Lucy’s sitting at her kitchen table, still in her old blue bathrobe and slippers, staring at the basement door. It’s now 10:30 and she has been sitting there for most of the morning. Usually she takes care of the routine household chores early on so that she can watch her favorite soap operas while she has lunch. She takes pride in her housekeeping and looks forward to those chores that have a beginning, a middle, and an end. She likes the closure that comes with housework, even if most of the chores are repetitious and done on a weekly or biweekly schedule.
By Michelle Chan
It was an unseasonably warm winter afternoon. The sun was the sole inhabitant in the sky, casting a bright cerulean blanket over the concrete fortress, city of Florence. The normally mundane Monday afternoon was enlivened by a multitude of people thronging the tourist infested Piazza della Signoria, leaving a pervading trail of good spirits through the side alleys, and into the Cherry Blossom Restaurant.
Ilaria sat alone at a table set for two near the entrance. Her face locked with tension as she checked her watch. It was already two o’clock. Robert never had lunch this late. After being married to him for two years, she knew that he abhorred tardiness and hardly ever strayed from his rigid timetable. She sat through the busy lunch hour, and the crowd began to thin. She wasn’t sure how much longer she should wait. Behind the curling steam of her hot chrysanthemum tea, she could see Uncle Lim’s disapproving eyes from the cashier’s station.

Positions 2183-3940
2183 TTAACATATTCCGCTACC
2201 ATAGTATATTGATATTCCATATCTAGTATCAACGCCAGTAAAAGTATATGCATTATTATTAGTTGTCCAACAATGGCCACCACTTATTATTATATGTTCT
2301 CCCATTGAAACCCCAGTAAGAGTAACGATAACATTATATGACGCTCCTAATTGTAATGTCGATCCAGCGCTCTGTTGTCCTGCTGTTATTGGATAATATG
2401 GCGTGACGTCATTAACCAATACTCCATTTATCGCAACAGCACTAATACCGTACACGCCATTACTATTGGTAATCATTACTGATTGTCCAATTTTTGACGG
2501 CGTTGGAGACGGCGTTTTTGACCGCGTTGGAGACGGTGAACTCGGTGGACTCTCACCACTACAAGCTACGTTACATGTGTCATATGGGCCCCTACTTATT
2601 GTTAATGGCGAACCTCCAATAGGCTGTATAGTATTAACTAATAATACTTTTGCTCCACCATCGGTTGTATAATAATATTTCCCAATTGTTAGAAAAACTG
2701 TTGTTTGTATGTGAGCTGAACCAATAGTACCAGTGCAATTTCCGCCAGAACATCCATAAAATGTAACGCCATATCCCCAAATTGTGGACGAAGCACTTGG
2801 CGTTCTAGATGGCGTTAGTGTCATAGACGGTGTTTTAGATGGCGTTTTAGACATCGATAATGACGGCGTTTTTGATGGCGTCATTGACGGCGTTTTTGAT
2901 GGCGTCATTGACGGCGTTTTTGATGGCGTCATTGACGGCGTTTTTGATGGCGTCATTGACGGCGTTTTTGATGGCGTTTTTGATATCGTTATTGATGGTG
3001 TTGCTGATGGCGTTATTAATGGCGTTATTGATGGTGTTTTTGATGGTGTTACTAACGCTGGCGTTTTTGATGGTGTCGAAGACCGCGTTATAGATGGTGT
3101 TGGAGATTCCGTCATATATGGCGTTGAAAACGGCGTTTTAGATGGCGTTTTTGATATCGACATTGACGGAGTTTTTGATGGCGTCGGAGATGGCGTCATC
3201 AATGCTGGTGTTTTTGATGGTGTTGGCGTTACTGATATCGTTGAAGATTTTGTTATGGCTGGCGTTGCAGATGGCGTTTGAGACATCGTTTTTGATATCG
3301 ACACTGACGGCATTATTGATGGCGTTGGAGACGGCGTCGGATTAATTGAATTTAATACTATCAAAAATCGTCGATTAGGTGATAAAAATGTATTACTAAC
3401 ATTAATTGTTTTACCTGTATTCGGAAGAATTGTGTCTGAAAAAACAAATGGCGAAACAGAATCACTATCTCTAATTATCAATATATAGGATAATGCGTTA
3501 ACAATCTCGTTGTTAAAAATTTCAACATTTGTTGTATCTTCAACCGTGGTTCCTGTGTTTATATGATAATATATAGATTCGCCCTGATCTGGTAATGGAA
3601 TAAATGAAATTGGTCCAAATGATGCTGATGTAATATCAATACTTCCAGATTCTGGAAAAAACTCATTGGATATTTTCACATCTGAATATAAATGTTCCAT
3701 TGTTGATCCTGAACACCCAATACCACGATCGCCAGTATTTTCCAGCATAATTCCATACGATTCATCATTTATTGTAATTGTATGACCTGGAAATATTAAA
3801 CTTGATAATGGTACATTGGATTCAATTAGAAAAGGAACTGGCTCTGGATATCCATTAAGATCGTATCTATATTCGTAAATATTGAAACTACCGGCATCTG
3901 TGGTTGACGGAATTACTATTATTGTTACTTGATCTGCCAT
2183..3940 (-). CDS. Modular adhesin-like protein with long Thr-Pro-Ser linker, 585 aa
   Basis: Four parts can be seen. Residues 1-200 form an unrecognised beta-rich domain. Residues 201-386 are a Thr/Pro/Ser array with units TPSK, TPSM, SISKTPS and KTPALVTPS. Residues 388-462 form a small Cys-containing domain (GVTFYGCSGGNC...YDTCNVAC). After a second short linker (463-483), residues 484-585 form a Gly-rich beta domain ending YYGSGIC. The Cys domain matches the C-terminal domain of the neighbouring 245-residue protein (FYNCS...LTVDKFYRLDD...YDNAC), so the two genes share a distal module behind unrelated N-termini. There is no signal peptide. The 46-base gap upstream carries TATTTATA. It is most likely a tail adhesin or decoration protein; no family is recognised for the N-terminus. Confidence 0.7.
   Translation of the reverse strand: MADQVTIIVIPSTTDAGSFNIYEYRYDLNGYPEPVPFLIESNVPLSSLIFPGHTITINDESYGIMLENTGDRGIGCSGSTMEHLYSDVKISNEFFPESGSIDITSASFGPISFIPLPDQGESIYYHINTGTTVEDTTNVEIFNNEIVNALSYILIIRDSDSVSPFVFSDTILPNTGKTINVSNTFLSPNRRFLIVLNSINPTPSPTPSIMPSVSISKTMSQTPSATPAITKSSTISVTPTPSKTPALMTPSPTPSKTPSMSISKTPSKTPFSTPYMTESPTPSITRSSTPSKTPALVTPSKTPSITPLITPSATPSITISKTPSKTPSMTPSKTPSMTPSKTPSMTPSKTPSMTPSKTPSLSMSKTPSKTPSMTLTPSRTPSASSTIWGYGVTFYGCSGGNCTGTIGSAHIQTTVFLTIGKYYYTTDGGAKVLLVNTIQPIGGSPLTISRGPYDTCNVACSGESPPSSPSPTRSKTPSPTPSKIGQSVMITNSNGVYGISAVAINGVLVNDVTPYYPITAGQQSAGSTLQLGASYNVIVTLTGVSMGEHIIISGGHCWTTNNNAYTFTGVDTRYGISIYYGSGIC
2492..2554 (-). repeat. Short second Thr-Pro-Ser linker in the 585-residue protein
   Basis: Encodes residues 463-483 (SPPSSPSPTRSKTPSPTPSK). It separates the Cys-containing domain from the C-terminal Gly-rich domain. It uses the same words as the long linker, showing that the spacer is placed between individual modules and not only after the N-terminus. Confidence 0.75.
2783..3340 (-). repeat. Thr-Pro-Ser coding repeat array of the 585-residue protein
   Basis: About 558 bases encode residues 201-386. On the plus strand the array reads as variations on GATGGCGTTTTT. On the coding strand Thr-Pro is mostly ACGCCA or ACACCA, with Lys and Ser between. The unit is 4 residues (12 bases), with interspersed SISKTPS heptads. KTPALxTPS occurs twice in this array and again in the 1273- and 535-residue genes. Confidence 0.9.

By Madhumita Roy
“May be you need lots of feathers” Lattu mused. “Lots of really white feathers.”
No one paid attention to the six year old scrawny boy sitting in the corner of the room with a worried face. The sitting room of the eight hundred square feet apartment was bursting apart with people. One kindly looking elderly gentleman walked towards him.
“Have you eaten anything?” Before Lattu could answer, he turned around and looked for someone. A young lady of about twenty-five followed his gaze and came forward eagerly. Lattu didn’t like the confidence with which the lady marched towards him. He was shy, and confidence scared him.
By Alison Wassell
The way he enters the house sets the tone for the whole evening. If Len gets it wrong it brings on one of his attacks. He pulls the sleeve of his jacket over his hand and carefully lets himself in, taking care not to let his skin contact any part of the door.
He goes into the kitchen, where everything appears to be in order. Just to be sure he submerges the dishcloth in bleach in the bowl he keeps beside the sink. He opens the fridge and checks the ‘use by’ dates on everything. He discards some day-old tomatoes, which are disturbing the symmetry of things.
By Cath Barton
The storms had not cleared the air. Half-asleep, I walked slowly through the town dragging my feet, my nostrils assailed at street corners by wafts of dampness. The dogs were barking up on the hill but the streets of the town were empty. There was a half-eaten tray of chips in the gutter, the oily paper flapping like a dying bird, ketchup smeared across it like a bloodstain.
By Cath Bore
When Katrina’s Cat Circus comes to town there is uproar, locals brandishing placards, demanding rights for the animals.
‘It’s not what you think,’ Katrina says. ‘My circus isn’t for humans, but felines.’